Olympus OM-D E-M1 review – Noise, resolution and sensitivity
Image: Shot at ISO 400, there is no shortage of detail in this image. However, there is more noise than I would expect in shadow areas
The OM-D E-M1 has no anti-aliasing filter in front of its sensor, which has the effect of increasing the amount of detail that the camera can resolve. In our test chart images, the E-M1 resolves about what you would expect from a 16-million-pixel sensor, reaching over 30 on our chart when shooting JPEG images at ISO 100-400. The resolution drops incrementally as the ISO increases, but JPEGs still look well defined at ISO 1600, and there is only a slight drop in resolution.
It is at about ISO 6400 that the resolution starts to drop noticeably. There appears to be heavier luminance noise reduction at this level, while at ISO 12,800 and ISO 25,600 images look mushy and reach only 20-22 on our resolution chart. Despite the obvious detrimental effect of luminance noise reduction, colour noise is only very slightly visible, even at these high sensitivities.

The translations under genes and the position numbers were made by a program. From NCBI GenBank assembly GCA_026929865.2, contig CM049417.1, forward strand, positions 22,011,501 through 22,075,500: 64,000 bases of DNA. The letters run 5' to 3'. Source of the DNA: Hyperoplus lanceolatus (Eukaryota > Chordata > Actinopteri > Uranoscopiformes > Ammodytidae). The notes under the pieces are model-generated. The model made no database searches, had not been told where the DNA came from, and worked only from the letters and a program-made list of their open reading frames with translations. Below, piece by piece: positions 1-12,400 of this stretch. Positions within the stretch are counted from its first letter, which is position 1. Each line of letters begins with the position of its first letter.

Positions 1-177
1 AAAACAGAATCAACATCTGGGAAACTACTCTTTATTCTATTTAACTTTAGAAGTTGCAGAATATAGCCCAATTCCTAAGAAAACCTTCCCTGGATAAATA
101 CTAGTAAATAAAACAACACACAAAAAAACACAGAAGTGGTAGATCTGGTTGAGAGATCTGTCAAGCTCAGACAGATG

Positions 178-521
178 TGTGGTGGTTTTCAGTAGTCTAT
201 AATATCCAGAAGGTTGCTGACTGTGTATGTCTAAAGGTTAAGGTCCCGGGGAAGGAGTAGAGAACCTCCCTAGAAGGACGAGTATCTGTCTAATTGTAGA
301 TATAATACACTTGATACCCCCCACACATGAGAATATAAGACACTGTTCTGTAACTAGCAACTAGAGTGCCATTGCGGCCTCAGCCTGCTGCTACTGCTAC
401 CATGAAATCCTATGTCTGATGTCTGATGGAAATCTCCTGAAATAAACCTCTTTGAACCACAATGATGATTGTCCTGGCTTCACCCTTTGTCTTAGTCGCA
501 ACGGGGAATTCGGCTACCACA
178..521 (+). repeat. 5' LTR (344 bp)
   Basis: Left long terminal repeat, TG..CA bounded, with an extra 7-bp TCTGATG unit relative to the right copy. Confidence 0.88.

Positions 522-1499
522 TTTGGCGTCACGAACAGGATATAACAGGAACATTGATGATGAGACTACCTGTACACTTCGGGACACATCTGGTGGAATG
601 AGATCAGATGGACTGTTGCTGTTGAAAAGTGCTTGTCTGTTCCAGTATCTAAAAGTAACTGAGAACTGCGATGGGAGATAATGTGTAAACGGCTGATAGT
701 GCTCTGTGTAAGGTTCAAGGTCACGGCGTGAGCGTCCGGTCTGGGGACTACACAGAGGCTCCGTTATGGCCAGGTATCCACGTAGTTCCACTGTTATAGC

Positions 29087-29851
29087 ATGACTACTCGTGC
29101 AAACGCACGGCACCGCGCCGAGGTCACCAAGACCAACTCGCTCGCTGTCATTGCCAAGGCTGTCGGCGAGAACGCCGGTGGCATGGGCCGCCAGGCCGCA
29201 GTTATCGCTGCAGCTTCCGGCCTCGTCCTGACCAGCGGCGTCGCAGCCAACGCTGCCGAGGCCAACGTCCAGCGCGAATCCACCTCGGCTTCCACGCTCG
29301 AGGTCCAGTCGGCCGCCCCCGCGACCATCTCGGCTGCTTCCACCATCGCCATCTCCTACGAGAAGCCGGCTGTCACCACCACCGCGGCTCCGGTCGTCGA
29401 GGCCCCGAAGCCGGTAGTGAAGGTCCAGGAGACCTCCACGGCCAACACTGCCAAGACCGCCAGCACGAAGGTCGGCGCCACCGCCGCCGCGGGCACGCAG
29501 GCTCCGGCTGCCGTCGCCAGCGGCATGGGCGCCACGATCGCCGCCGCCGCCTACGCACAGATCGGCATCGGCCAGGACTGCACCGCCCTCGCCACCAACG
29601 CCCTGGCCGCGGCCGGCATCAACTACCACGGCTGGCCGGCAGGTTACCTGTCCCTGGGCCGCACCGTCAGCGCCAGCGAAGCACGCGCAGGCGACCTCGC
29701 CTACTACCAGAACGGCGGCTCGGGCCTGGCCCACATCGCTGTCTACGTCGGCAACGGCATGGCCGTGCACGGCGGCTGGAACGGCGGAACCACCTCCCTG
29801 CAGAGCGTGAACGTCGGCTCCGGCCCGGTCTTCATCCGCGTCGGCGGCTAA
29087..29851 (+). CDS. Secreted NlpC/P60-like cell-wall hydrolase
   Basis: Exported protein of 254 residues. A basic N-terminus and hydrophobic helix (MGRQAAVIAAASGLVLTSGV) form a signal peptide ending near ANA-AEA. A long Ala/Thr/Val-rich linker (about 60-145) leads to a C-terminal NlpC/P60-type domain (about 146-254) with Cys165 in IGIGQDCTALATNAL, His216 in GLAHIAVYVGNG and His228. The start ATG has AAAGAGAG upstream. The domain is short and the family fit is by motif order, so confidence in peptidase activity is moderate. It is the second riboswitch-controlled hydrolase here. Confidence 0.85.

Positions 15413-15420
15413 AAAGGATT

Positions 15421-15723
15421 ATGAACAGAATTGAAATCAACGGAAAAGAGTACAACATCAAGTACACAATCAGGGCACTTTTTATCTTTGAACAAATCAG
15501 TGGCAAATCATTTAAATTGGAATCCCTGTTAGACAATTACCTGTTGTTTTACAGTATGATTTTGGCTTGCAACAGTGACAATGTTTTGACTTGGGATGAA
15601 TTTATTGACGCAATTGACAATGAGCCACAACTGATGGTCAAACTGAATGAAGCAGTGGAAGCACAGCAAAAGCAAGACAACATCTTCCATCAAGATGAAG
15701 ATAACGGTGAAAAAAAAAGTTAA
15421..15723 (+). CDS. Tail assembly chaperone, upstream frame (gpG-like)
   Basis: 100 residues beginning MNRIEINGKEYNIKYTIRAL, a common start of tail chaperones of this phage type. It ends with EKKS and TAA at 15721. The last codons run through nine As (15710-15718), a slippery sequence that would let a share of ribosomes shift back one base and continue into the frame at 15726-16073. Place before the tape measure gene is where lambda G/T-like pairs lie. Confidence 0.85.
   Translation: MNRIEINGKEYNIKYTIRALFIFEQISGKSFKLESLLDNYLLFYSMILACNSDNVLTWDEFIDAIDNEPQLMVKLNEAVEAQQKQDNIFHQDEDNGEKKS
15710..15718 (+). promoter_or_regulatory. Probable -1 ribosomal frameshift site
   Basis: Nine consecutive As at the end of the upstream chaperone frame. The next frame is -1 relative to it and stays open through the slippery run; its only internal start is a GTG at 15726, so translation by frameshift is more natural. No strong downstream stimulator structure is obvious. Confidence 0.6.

Looking at the raw files in Adobe Photoshop Lightroom gives a clearer idea of how much noise reduction is taking place in-camera. Colour noise is extremely well handled in JPEGs, and it was possible to remove virtually all colour noise from raw files at all sensitivities. Luminance noise is obviously far more visible in raw images, but with no luminance noise reduction applied, images are sharper and crisper.